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EFFECTS OF DEEP BRAIN STIMULATION OF THE DORSAL RAPHE NUCLEUS ON BEHAVIORAL DEFENSIVE RESPONSES RELATED TO ANXIETY AND ON ELECTROPHYSIOLOGICAL RECORDINGS OF NEURONAL SUBPOPULATIONS OF THE VENTRAL HIPPOCAMPUS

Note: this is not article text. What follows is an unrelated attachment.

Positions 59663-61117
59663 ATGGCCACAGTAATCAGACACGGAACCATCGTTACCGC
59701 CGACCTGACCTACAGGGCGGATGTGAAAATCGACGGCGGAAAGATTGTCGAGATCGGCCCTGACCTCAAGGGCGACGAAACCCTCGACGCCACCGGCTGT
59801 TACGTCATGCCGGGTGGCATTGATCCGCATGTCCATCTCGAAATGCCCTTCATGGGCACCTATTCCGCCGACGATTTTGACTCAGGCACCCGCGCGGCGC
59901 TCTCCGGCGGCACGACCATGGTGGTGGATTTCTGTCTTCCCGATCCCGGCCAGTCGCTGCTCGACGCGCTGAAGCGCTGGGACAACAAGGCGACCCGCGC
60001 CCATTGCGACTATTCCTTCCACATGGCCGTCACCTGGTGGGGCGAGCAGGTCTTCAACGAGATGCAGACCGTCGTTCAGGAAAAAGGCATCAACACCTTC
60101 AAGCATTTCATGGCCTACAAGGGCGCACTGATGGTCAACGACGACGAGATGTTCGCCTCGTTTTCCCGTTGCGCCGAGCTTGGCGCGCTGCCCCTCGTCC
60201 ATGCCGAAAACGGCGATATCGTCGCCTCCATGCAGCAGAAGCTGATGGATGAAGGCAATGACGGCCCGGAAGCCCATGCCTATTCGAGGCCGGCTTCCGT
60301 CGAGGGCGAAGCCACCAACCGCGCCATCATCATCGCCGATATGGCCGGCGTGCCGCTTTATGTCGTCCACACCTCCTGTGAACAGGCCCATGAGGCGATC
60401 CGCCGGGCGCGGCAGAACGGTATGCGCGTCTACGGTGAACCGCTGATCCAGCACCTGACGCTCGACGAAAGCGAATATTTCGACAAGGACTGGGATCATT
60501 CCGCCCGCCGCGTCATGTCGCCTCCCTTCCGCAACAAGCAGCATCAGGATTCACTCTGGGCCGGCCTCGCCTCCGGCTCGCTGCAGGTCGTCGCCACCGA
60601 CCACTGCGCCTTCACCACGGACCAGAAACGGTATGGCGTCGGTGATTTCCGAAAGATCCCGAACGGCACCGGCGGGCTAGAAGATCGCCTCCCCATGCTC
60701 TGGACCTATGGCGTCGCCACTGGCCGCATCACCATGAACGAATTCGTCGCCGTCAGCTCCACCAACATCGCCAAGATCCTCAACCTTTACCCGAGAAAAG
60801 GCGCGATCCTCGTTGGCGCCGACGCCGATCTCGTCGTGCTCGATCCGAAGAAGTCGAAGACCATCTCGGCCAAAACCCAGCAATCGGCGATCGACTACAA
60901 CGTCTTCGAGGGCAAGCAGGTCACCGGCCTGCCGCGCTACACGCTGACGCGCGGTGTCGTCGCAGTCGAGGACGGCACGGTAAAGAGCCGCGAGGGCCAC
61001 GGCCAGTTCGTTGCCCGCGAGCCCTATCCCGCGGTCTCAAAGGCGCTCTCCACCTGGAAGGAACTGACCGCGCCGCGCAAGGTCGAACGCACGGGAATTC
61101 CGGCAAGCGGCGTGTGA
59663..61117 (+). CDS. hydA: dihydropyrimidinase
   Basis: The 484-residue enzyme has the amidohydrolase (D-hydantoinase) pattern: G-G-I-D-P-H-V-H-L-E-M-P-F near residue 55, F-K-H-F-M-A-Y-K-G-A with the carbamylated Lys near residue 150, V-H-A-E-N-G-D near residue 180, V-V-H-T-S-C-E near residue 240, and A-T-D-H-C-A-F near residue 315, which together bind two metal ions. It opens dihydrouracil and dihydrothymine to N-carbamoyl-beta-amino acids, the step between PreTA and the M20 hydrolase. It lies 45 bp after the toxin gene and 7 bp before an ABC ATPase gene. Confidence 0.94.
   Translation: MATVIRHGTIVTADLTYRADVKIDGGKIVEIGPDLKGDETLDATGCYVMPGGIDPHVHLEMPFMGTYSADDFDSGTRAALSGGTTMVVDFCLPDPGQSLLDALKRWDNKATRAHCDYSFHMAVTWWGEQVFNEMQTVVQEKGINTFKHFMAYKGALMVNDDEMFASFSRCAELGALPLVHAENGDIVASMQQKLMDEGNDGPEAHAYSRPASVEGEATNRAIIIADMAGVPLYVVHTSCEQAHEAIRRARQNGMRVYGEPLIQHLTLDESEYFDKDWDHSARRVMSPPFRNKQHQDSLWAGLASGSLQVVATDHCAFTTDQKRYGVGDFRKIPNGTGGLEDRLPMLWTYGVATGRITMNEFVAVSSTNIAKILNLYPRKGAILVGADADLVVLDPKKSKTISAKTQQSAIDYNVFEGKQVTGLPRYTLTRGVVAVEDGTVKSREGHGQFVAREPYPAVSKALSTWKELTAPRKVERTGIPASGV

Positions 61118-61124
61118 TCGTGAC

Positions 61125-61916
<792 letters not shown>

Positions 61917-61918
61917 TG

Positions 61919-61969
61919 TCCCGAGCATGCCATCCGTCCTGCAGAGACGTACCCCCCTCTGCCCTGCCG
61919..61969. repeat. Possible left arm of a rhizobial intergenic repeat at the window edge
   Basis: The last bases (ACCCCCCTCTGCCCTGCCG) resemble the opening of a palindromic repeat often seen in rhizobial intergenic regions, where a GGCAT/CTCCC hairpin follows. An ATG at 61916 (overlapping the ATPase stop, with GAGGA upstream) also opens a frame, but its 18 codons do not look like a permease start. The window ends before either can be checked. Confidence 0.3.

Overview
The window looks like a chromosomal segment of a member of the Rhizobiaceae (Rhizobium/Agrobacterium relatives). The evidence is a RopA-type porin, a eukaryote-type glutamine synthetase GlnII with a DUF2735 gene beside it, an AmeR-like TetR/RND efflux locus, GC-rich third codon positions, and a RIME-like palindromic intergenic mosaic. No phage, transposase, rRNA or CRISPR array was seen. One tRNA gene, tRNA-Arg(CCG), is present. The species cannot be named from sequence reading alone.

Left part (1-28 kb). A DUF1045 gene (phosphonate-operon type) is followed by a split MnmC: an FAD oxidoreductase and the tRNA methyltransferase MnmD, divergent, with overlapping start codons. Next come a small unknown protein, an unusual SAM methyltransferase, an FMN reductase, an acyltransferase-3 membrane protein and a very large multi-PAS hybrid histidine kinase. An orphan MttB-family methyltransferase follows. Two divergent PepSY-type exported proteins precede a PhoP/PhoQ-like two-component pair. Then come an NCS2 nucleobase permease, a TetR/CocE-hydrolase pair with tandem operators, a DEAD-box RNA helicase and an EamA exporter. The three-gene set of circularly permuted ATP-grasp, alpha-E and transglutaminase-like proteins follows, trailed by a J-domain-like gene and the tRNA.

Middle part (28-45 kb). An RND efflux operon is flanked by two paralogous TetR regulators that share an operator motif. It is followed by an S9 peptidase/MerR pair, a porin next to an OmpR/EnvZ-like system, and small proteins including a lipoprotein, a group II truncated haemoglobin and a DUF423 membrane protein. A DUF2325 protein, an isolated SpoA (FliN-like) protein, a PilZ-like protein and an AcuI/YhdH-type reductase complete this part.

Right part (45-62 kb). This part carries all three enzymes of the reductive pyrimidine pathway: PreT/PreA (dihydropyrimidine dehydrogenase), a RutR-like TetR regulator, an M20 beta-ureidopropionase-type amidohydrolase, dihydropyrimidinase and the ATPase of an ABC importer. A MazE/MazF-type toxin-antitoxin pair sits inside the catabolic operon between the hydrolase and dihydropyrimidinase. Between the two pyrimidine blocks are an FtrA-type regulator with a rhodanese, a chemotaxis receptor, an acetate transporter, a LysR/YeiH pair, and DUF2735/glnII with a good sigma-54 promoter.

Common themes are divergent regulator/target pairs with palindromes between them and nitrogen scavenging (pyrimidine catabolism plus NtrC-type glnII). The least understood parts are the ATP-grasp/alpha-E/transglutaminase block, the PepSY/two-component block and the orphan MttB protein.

One of the main neurochemical systems related to anxiety and panic responses is the serotonergic system, arising from the dorsal raphe nucleus (DR). Previous evidence suggests that the DR is not homogeneous, but a group of distinct neuronal subpopulations, with morphological and functional differences. The dorsal region of the dorsal raphe (DRD) seems to be critically involved with the regulation of anxiety-related responses. In fact, a previous study from our research group showed that Deep Brain Stimulation (DBS) applied to this DR subregion induced anxiolytic-like effects, followed by increases in c-Fos-immunoreactivity (Fos-ir) in prosencephalic regions that receive serotonergic innervation from the DR. Although c-Fos is an important marker of neuronal activity, these results do not allow the understanding of what happened to the serotonergic modulation of the brain regions that showed increased Fos-ir. The purpose of the present study is to better investigate the mechanisms through which DBS induces anxiolytic-like effects. For that, both behavioral and electrophysiological measurements will be performed. The behavioral measurements will allow the verification of the generalization of the anxiolytic-like effects of DBS applied to the DRD. For that another animal model of anxiety will be used, the light-dark transition model. The electrophysiological recordings will be performed in an important brain region associated to the regulation of anxiety and that receives serotonin innervation from the DRD, the ventral hippocampus. A week after the implant of the electrodes, male Wistar rats will be submitted to high frequency stimulation of the DRD (100 µA, 100 Hz) for 1 h. Immediately after, they will be tested in the light-dark transition model. Control animals will not be stimulated, but will remain for the same period of time attached to the stimulator. After the behavioral measurements, the animals will be decapitated and their brains removed. Histological slices of the ventral hippocampus (CA3 region) will be used for the ex vivo electrophysiological recordings. The present study will help to understand the neurophysiological mechanisms of action of DBS. At last, it is important to emphasize that the present study will also allow the learning of the technique of ex vivo eletrophysiological recordings and its incorporation to the research group of the candidate at UNIFESP, campus Baixada Santista.
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